In recent days a family in the Dutch town of Dronten became news as they shared how they have been the target of harrassment and threats for years, because the geo coordinates of their house happen to be near to the geographic midpoint of the country. People trying to trace the location of an IP address often get referred to that midpoint when there is no actual location known. This likely happens because services that provide location services for IP addresses use software that can’t handle unknown locations, so the midpoint of a country is entered as default. With detrimental consequences for whoever happens to live at that midpoint.

Years ago the Washington Post had a story of a house in Kansas that in a similar way was provided as the location for some 600 million IP addresses. The probability of someone being pissed of enough at someone running one of those IP addresses to send them a piece of their mind in the mail is 100%.

It also reminds me of an anecdotal story (I can’t find an online reference) I heard when shopping for a CRM system for my then employer some 20 years ago. CRM systems were gaining in uptake, and they of course have fields for zip codes. Many systems made adding zip codes to addresses mandatory, because of course if you want to send someone mail, you need the zip code. At the same time many contact records that get entered into these systems are incomplete, just a name with a phone number and company name etc. So what happens if the zip code is mandatory? Most people it turned out would type 9999 ZZ. That is a postcode allocated to Stitswerd, population 45, in the very north of the Netherlands where the nearest post office started receiving suspicious mountains of mail. The postcode 9999 ZZ isn’t actually used with an address (this Dutch article describes how the author went to have a look, with photos), it’s allocated to a road through the fields that has no houses. So in the end the Dutch mail sorting centers started sorting 9999 ZZ out, to prevent Sitswerd becoming the dumping ground of every unsollicited piece of direct mail in the country.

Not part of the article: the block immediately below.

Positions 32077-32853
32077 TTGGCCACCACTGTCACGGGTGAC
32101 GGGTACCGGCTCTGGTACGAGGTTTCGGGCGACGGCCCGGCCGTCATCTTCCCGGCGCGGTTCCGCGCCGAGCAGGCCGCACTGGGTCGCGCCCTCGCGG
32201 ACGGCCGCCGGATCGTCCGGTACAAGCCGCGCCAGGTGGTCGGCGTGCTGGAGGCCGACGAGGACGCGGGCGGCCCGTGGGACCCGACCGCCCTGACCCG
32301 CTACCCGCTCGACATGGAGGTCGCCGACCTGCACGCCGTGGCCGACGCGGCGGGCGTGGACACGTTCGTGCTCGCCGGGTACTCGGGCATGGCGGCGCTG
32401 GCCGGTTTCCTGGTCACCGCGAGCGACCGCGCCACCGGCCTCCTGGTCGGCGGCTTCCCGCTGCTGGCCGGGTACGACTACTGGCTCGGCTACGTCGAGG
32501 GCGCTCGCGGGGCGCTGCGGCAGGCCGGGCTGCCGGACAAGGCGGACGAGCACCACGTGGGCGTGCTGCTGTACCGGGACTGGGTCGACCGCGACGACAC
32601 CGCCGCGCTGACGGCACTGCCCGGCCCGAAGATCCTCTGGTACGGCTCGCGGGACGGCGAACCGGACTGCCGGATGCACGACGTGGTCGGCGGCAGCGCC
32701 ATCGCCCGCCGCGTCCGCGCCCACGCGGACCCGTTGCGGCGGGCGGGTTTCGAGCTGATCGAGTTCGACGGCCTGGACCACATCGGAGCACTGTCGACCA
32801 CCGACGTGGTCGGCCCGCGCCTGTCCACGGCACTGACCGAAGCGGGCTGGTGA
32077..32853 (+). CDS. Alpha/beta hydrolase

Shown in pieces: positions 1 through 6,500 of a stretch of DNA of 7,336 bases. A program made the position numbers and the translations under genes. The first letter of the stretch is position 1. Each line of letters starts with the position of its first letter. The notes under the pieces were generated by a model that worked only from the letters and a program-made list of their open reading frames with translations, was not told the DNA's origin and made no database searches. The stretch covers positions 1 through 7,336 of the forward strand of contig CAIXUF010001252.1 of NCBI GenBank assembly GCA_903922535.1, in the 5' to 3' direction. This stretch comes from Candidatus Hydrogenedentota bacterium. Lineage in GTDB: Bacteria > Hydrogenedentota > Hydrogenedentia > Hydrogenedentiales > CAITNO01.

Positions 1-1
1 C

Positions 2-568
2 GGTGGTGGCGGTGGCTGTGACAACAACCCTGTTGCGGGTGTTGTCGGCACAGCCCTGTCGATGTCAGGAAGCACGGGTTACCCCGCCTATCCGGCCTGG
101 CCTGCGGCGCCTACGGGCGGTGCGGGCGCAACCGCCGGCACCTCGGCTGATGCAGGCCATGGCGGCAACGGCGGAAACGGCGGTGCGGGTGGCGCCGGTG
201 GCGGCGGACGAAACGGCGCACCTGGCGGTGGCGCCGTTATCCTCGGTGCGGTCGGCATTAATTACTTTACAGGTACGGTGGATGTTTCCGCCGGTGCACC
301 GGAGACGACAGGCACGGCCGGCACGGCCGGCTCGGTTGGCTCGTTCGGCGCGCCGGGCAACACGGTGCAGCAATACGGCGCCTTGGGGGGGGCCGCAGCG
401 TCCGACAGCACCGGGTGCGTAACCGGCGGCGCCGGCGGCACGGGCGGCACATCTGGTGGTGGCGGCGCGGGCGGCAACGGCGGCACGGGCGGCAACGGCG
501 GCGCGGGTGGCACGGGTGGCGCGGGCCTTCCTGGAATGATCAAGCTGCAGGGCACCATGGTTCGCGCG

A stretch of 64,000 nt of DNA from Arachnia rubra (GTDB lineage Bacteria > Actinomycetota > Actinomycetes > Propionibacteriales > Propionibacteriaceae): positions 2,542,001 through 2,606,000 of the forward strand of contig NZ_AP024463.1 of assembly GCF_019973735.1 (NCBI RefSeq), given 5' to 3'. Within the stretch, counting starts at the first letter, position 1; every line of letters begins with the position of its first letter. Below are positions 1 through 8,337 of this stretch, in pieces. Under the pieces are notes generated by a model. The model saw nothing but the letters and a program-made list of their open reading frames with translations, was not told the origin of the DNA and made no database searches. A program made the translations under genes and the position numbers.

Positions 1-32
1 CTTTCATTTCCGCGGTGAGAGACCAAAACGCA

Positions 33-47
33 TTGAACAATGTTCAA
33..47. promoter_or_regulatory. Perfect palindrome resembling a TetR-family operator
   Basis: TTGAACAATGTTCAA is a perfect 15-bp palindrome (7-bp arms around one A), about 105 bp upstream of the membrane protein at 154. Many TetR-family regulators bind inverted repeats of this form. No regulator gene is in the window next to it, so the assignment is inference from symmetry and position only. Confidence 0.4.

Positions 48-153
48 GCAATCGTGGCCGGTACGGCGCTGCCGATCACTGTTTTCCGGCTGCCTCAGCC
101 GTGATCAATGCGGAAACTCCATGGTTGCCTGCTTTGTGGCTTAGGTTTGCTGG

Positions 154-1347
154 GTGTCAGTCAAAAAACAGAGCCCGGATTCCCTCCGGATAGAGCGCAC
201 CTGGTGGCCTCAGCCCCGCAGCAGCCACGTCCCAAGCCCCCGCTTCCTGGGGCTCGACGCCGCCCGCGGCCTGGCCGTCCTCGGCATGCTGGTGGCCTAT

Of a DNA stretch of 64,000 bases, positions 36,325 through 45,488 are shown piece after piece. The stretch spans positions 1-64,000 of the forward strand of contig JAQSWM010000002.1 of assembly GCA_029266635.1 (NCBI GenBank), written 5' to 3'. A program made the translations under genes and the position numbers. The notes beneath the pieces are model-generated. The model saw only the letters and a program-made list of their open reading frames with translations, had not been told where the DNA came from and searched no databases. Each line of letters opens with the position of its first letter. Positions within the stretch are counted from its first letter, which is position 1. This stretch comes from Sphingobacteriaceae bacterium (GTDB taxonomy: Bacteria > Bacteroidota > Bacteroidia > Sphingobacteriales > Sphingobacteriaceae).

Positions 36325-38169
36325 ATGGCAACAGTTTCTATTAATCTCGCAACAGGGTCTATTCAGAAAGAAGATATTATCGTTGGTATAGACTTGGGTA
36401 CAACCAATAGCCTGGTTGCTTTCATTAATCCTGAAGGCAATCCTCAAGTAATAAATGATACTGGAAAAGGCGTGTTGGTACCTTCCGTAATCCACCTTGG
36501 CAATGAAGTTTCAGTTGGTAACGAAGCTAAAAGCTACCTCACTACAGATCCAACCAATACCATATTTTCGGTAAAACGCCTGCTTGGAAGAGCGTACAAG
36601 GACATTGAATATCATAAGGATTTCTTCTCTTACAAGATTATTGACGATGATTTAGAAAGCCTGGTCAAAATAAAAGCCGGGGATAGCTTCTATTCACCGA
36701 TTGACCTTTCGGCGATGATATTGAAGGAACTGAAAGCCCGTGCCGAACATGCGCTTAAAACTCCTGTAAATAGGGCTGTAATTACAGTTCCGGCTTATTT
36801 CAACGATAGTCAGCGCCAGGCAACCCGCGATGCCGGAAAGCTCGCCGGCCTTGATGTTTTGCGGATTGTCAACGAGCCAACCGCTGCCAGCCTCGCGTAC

Lazy coding and design choices can wreak havoc.

3 reactions on “The Internet’s 9999 ZZ

  1. Reply All had an interesting episode on the topic:

    https://gimletmedia.com/shows/reply-all/n8hodm

    An interesting thing about Canadian Postal Codes is that they are technically not polygons, they are street address ranges.

    That said, they’re often used as if they are polygons, by finding the polygon that reflects the shape of the street address ranges, and the resulting polygon has a geographical centre that can then be mistaken, in a sense, for “where” the Postal Code is. If the street address range polygon ends of being oddly shaped, this calculated centre point can actually fall outside of the Postal Code.

    Canada lacks a national standard for neighborhood or district-sized geographical polygons, so these derived-from-Postal-Codes polygons are often used to stand in.

    • That Atlanta, Georgia example is even worse as it has people showing up looking for their phones and missing people even, with all the fresh emotion attached to that. Also interesting side mention of Sting Rays deliberately providing fake location info.

      Re zipcodes: Yes, always problematic such approximations. An early crime visualisation from the UK I saw, placed all the crime in the center of a zip code, which made it look like every crime from petty theft to abuse etc, all happened at number 12 Mainstreet or something like that.

  2. The mandatory field reminds me of an annoying problem which Moodle had (or still has? don’t know since I’m retired): The student’s city and country was required. For privacy reasons we recommended to use a fake code such as Christmas Islands. It was a pleasure to see how much phantasy the students had to play with these fields.

Leave a Reply

Your email address will not be published. Required fields are marked *

This site uses Akismet to reduce spam. Learn how your comment data is processed.